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gary: as the market continues to rally, americans are starting to dip their toes back into stock. one company is trying to
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revolutionize the way americans get their financial advice. >> we saw in the marketplaces there is a lack of an ability for young investors to wrap their heads around to how to save for long-term financial goals. we wanted to help them set at financial journey and help them become aware of their financial situation to make better financial decisions for better financial outcomes in the future. it's about engage the user. the idea of sitting across a mahogany table has gone to the wayside with this generation. gary: what you have said i have heard across the industry for the last few years. does it mean they don't want a financial advisor in the traditional sense? >> they want to know what to do. they want to be told what to do and they want it personalized in their situation.
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people have given them general ideas of what to do. they haven't given them the idea specific to their situation. someone with $50,000 in credit card debt can read all these blogs about how to pay off credit card debt. trish: you plug in your information and get a digital feedback? >> it's artificial intelligence we have been able to build. we analyze that information and provide a financial journey for you based on setting core financial goals. trish: a lot of people want that personal connection. they go to their financial advisor because it's a relationship. the person becomes your advisor for many, many years. and is an interest gral part of your decision make. you want to outsource that to a digital platform? >> that's where we are unique.
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the digital platform and the technology and algorithms can do the analysis to get you started. but what technology can't deal with is the emotional as expect od --aspect of it. we connect them with one of our financial advisers when there needs to be a judgment call. we are making it more efficient for the advisor. the under $million investor, it's hard to make money in that space. we have to create relationships with individuals while the technologies do the tracking. gary: a lot of traditional advisors will say when the market has a serious correction which it has not had since 2008-2009, that the whole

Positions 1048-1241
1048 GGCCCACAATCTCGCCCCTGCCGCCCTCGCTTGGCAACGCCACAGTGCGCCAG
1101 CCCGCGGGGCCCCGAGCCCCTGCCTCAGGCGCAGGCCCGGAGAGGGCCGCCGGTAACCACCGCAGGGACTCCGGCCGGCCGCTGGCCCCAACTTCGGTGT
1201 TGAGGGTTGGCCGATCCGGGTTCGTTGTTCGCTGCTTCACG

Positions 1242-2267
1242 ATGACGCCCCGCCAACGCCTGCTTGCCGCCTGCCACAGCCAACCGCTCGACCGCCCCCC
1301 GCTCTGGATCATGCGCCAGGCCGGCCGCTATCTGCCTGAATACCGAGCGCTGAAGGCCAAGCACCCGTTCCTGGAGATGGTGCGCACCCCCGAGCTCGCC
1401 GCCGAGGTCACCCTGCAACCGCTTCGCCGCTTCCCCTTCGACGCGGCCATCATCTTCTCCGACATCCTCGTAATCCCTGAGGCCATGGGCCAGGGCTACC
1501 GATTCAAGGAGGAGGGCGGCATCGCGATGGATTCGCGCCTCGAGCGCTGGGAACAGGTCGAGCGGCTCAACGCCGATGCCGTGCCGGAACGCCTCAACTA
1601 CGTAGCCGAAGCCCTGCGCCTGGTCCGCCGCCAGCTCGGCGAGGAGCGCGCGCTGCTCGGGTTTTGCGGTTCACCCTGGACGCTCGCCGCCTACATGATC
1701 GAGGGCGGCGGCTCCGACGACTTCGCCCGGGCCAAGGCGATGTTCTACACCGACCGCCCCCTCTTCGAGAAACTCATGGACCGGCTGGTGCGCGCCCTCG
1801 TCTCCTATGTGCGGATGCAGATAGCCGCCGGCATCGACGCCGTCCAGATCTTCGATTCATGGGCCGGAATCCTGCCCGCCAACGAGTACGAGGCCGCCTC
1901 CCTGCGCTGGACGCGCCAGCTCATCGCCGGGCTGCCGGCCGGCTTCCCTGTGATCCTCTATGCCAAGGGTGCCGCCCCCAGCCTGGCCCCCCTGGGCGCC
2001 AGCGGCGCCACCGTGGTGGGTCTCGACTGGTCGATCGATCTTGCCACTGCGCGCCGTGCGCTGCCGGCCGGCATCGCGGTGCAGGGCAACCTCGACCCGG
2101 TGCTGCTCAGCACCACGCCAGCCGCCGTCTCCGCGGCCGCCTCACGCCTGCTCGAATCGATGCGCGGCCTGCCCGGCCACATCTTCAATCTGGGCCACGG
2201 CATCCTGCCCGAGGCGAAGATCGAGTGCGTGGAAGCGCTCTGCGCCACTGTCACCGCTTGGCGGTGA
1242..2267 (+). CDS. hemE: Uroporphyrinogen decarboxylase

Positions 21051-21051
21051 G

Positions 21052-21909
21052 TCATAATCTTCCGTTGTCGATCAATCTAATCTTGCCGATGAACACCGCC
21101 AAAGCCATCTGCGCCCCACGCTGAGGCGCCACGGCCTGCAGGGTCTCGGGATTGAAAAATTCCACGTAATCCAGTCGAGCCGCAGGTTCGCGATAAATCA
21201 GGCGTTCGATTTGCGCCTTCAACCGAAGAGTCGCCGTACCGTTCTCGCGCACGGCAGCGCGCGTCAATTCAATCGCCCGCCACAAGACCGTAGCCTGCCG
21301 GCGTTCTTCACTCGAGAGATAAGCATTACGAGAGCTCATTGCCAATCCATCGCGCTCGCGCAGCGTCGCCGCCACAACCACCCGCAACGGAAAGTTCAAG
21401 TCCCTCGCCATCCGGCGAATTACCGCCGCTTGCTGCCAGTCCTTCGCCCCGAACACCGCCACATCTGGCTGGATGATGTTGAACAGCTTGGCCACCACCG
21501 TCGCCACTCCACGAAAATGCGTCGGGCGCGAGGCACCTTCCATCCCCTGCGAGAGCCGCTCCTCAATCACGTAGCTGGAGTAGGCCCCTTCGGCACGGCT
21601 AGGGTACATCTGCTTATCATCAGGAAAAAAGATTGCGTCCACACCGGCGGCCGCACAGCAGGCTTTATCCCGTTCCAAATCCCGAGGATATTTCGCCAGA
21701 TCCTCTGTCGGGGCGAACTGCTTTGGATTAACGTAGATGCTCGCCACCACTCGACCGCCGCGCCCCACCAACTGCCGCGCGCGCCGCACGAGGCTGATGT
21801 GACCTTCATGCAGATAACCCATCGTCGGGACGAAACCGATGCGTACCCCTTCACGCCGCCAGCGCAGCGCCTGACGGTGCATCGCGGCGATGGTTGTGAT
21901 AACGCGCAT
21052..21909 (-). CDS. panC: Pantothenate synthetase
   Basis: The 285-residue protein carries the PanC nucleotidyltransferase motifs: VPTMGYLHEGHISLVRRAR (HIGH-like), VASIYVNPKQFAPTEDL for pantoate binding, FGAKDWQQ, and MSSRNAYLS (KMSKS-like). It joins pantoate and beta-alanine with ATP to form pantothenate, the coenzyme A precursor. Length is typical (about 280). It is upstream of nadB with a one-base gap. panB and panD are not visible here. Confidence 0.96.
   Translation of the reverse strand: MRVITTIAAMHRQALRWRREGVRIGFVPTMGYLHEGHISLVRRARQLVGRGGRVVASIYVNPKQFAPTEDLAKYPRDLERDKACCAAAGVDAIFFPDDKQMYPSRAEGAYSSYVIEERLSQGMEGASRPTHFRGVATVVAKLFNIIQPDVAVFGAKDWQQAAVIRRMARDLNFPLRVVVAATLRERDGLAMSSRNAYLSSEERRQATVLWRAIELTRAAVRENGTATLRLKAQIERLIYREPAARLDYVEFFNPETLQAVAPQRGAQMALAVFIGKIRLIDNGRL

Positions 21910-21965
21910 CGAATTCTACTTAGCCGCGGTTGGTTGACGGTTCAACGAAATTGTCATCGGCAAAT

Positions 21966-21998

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roboadvisor industry will blow up because people have not found what to do in a 20-95% correction. how do you respond to that? >> that's fair argument. time will tell how that will go. we put a lot of time into it. how do we be proactive and learn about the individuals based on spending decisions and insurance decisions they make, and that allows us to have insight into how they will react in certain situation. we will try to predict how they are going to react and how they like to be managed. >> based on your spending you can figure out if trish is going to freak out if the market is in decline 20%? trish: i would think everybody would freak out when the market is down 25%. >> do they want a human to be talking to them or do they want to know how the market is going
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to react to their long-term goals. trish: there was a new study that came out showing there is little upward mobility in society. we hope that changes. but we are looking at effectively the worst level in 70 years for young people. more people are living at home with their parents than we have seen since the 1940s. these young kids don't have money to rent an apartment let alone invest in the stock market. how does that start to change? do you think this economy is getting bert and more young people will go to work and have money to invest? >> i think the beautiful thing with our technology is one our main features is this angel on your shoulder. ability of technology to allow to us scale to individuals can allow for them to engage with us whether they are able to invest now or not and they are able to
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have a partner on their side. trish: financial angel. gary: i can't wait to see how the algorithm will be able to decide whether you are the person who will get upset. >> announcer: when it comes to tax reform, donald trump and jack lew apparently see eye to eye. >> we need to get rid of the loopholes in the deductions and lower the rates. >> announcer: why is the treasury secretary telling fox news
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trish: president-elect trump could not have been more clear on the campaign trail. he said it over and over again web wants to cut tax and let the economic boom that follows help bring back the deficit and get more americans back to work. but when currents treasury secretary jack lew sat down with maria bartiromo he sounded sceptical. >> we need to get rid of the loopholes in the deductions and lower the rates. but we can't spends a lot of money having a tax cut that loses revenue because that will shift the burdensome where else. gary: connell, can you cut taxes and growth economy to pay count deficit? >> technically. this will be our job to ask tough questions. to the extent we can have a
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press honeymoon with donald trump, we are tonight now. business-friendly policies that will be put in place. he's trying to do both at the same time, have lower taxes and have more spending, especially infrastructure spending. there will be some part of this that has devil in the detail components to it. but the short answer to your question is yift can be done. i'll be interested to see if rich people do get a tax cut out of this. or if you get rid of the deductions, are they paying a similar rate to what they are paying now. >> the theory being you will grow the economy and take in more revenue it's sort of classic econ101. it's a chance to see if the policies can start to play out in a meaningful way. the fear and all this. this is what the bears worry about.